25/04/17 - Fusion CDT highly rated in Mid-term Review
The Centre for Doctoral Training in Fusion, in which the Oxford MFFP group is a partner, has recently been reviewed by EPSRC. The outcome was very favourable. Some extracts from the assessment:
"Student recruitment is strong giving the CDT a large pool to choose from. The student cohort activities appear strong, with good cohort building and a useful pre-sessional module system that allows accepted students to prepare in advance of formally starting ..... Engagement with other fusion research institutions is excellent, both nationally and internationally. The provision of student training has been recognised as the best in Europe .... It is good to see that there is evidence of working with the nuclear fission CDTs, mostly in the materials area, organising a joint workshop."
20/04/17 - Felix Hofmann's and Ed Tarleton's work on FIB damage in Oxford University News
'The research shows that FIB beams have much further-reaching consequences than first thought, and that the structural damage caused is considerable. It affects the entire sample, fundamentally changing the material. Given the role FIB has come to play in science and technology, there is an urgent need to develop new strategies to properly understand the effects of FIB damage and how it might be controlled.'
More information here.
21/12/16 - Sequential nucleation of phases in a 17-4PH steel
Guma Yeli, Maria Auger, Paul Bagot, George Smith and Michael Moody in the Atom probe tomography group of the Department of Materials in collaboation with Keith Wilford in Rolls Royce have studied the microstructure and mechanical properties of 17-4PH steel under thermal ageing at 4800C and 5900C. The findings have been reported recently in Acta Materialia. For the first time, the sequential nucleation and growth of Cu-rich precipitates (CRPs), Nb-rich precipitates, Cr- rich precipitates and Mn, Ni Si (MNS) - rich phase has been characterized at the atomic scale. The precipitates that are initially nucleated have been found to act as favoured sites for heterogenous nucleation of subsequent phases. MNS phase precipitates were transformed from Nb-rich precipitates. This study also works to correlate the microstructure to the observed mechanical properties. The contributions of precipitates on the precipitation hardening has been estimated and compared with the Vickers hardness results.
01/10/16 - New research students join MFFP team
Bruce Bromage - Dislocation based modelling of engineering alloys - ET,AJW
- Daniel Celis Garza - Dislocation based modelling of fusion relevant engineering alloys - AJW,ET
- Thomas Davis - Effects of Neutron damage on structural materials for nuclear fusion - DEJA, MPM
- Matthew Lloyd - Nanoscale characterisation of tungsten-alloys for nuclear fusion - DEJA
- Like Mo - In situ study of atmosphere stress corrosion cracking in engineering alloys under controlled humidity environments - TJM
10/10/16 - Quantifying yield behaviour in metals by X-ray nanotomography
James Marrow and Dave Armstrong, with colleagues from Bristol and Manchester, have used X-ray tomography and digital volume correlation in a unique study that measured the three-dimensional displacement field below a nano indentation. Their paper, published in Scientific Reports, addresses the problem that whilst it is possible to measure elastic properties and yield strength via nanoindentation, it is difficult to investigate strain hardening as the load-displacement data alone do not provide a unique solution for the material's plastic properties. The three-dimensional map of the displacements beneath the indentation provides additional information that overcomes this difficulty, so the strain hardening exponent can then be extracted using an inverse finite element simulation. The paper describes how the new analysis is applied to a nano- structured oxide dispersion strengthened steel, which has potential applications in advanced nuclear energy systems. They aim to study the plastic behaviour of proton irradiated steels in future work; protons simulate the effects of the fast neutron spectra of future nuclear energy systems, but only affect a shallow layer that may be investigated by nanoindentation.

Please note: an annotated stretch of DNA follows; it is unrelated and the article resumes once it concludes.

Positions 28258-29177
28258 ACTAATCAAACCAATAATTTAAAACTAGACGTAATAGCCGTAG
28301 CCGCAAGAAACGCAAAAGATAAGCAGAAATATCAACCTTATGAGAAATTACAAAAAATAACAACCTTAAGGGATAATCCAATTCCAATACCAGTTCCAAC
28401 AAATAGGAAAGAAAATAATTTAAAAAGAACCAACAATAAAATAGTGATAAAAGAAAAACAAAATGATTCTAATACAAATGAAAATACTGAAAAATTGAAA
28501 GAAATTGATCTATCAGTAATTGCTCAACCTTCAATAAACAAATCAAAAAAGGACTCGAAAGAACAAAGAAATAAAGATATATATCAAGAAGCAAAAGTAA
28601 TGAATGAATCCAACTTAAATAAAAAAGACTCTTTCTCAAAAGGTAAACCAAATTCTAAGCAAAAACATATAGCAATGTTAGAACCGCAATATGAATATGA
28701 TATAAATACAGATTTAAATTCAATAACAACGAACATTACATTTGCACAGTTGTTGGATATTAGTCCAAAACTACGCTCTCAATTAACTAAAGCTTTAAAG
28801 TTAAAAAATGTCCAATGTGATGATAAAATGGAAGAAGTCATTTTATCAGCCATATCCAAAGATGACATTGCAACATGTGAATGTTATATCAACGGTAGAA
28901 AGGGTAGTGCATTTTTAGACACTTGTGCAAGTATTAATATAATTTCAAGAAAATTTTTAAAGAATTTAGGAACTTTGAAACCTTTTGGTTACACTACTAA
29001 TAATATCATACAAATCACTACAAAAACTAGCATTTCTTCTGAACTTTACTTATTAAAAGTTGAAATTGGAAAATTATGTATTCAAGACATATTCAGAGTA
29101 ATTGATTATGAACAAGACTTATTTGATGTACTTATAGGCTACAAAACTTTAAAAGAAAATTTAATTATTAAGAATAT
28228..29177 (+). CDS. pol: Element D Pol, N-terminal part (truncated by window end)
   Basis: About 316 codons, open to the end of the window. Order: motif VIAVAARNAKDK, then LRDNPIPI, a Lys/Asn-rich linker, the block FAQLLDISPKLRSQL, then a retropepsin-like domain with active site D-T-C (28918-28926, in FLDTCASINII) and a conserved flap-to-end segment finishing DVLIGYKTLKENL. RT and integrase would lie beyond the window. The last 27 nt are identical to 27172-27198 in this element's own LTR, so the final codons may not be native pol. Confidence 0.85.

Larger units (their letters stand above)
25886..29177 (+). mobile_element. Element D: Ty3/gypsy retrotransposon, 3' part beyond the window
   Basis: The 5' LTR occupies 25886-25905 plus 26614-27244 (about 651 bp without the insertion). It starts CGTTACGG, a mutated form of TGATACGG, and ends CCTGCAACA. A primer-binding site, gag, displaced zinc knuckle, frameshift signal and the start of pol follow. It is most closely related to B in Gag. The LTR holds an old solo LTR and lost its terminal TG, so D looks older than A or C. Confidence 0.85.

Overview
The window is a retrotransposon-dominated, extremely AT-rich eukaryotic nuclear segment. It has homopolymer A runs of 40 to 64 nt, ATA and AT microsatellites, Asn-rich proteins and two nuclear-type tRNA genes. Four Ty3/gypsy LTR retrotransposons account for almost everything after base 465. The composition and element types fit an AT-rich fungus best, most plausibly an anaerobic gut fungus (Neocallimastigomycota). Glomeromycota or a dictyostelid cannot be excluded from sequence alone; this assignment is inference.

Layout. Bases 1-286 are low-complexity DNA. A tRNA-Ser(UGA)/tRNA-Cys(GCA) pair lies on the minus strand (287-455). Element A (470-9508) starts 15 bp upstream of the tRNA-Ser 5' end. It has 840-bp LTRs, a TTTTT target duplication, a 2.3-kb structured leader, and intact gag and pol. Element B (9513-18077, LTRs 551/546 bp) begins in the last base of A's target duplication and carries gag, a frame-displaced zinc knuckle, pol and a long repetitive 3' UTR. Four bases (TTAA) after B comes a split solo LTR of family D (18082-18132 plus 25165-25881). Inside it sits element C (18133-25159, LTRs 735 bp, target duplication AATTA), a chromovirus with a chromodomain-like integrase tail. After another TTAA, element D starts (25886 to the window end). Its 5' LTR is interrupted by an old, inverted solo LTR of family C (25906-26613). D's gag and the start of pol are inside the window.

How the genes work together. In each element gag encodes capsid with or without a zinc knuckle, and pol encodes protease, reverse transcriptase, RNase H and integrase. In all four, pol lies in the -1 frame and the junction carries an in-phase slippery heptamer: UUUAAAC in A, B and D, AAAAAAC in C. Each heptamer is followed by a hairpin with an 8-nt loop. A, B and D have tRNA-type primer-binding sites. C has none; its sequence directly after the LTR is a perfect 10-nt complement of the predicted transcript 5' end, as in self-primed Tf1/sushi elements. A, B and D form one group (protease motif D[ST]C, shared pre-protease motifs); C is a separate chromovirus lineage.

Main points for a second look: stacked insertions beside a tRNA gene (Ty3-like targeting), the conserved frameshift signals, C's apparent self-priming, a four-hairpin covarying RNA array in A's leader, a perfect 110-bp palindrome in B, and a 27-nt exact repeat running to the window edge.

17/10/16 - Rebecca Bradford joins MFFP administration team
Rebecca is now PA to Steve Roberts, Angus Wilkinson, James Marrow and David Armstrong. Rebecca is able to help you with any finance or admin enquiries.
26/07/16 - European Students Divertor Research Workshop, 26-28 September 2016
In September we will be hosting the first European Students Divertor Research Workshop (EuSDiv) in Oxford. A key aim of this workshop is to build collaboration between the next generation of fusion divertor researchers. The topics will range from plasma physics through to engineering, and the majority of the speakers will be current PhD students. More Information.
10/06/16 - EPSRC Platform Grant awarded
Our funding bid for a £1.3M Platform Grant in "Advanced Nuclear Materials" to support early-career researchers has been successful.
11/4/16 - EPSRC review of UK Fission and Fusion research
This can now be found at: https://www.epsrc.ac.uk/newsevents/pubs/indrevfissionfusion/.
Some quite complimentary things are said about the growth in and prospects for materials research linking fission and fusion.
Prof. A. Kimura, Prof. R. Kasada, and 7 members of their fusion research group from Kyoto University visited Oxford Materials and CCFE for 3 days. The normal Friday group meeting was extended to a full morning of talks and discussions, followed by a visit to JET, MAST and the new Materials Research Facility at Culham.